A PAINTER IS FLAT-OUT FLIMFLAMMED
(FORTUNE Magazine) – AROUND 1970, A RESIDENT OF LAGUNA Beach, Calif., named Ed Miracle--a Navy veteran and self-taught artist with an eighth-grade education--did a wry pen-and-ink drawing of sailing ships falling off the edge of the earth. He captioned it "I Told You So" and made a few copies to sell. It was a hit, so Miracle redid it as an oil painting and contracted with a printer to make a limited edition. As Miracle tells it, the printer made enough unauthorized extras to fill a panel truck and began peddling them up and down the West Coast. It would not be the last time "I Told You So" was pilfered.
The most recent unauthorized reproduction of Miracle's artwork is more than just a pilfering, though. It is a bizarre parable--involving a famous journalist, a bestselling book, and a respected publisher--that shows how hard it can be for a little guy to keep control of his artistic creation. "It's always been stolen," marvels Miracle's agent, Rose Von Perbandt. "It's just now it's being stolen by reputable people."
Miracle, who is 66 and lives in Longboat Key, Fla., got a call in early April from a friend whose son had seen his painting on the cover of a book at an airport store. The book was New York Times columnist Thomas Friedman's The World Is Flat, which, among many other things, decries intellectual property piracy. But no one had asked Miracle's permission to put his artwork on the book--or paid him for it. To add insult, inside the book jacket was the web address of a firm selling "I Told You So" posters without Miracle's okay.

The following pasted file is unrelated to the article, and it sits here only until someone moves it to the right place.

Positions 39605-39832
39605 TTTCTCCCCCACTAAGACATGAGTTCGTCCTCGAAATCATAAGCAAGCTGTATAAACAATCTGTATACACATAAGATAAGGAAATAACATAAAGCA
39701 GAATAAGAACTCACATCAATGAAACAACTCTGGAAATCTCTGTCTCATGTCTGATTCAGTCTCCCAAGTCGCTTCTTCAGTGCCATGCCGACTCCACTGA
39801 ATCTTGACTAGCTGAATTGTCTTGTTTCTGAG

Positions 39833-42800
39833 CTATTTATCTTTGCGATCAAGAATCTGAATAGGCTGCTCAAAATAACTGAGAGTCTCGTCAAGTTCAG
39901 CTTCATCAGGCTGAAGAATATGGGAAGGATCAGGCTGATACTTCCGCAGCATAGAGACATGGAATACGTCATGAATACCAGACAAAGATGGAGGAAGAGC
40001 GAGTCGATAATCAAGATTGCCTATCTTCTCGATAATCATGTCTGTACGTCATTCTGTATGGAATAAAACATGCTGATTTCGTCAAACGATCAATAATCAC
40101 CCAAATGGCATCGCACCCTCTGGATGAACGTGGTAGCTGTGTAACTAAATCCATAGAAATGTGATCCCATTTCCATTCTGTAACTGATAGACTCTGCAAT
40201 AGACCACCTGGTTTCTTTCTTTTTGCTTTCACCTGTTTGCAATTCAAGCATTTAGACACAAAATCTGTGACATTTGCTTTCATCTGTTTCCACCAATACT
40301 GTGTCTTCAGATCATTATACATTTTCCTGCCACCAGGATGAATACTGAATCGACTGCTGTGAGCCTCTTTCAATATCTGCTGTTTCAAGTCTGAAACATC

Agent Von Perbandt immediately got busy, with some success: Friedman's publisher, Farrar Straus & Giroux, yanked the cover and replaced it. But 335,000 copies had already been printed with the Miracle cover, which also adorned the audiobook and remains on the British edition. And Miracle still hasn't gotten a dime.
How did this happen? "This seems like a case of innocent confusion over a period of years leading to the innocent licensing to us of what may turn out to have been unlicensed work," e-mails FSG publisher Jonathan Galassi. "This is all quite sad because both the author and we at FSG love Mr. Miracle's painting and wish we could be using it now."
The longer version, as gleaned from Galassi, Miracle, and legal documents provided by Miracle, is this: In 1991, while living in the United Arab Emirates (a few sultans had become patrons), Miracle granted a California businessman a five-year license to reproduce "I Told You So." In 1993 the man sold the posters he'd made to a California firm called Paradise Cay Publications. Paradise Cay's owners and their lawyer did not return phone calls, but it appears they thought they had acquired the rights to reproduce the artwork. Miracle, who returned to the U.S. in 1997, knew nothing of this. Author Friedman--who declined to comment other than to confirm this account--came across a Paradise Cay "I Told You So" poster at a map store a decade ago, bought it, and hung it in his office. Last year he sent it to FSG to see if they could acquire it for the cover of The World Is Flat. FSG contacted Paradise Cay, which gave permission for $750.
The matter is now in the hands of lawyers and going nowhere. Both FSG and Paradise Cay offered to pay Miracle for his work, and Friedman has said yes to Miracle's request for a joint art show and book signing. But apart from a $2,000 offer from FSG, the deals are contingent on continued use of Miracle's painting. He says he's too frustrated with what's happened to even contemplate that. -- Justin Fox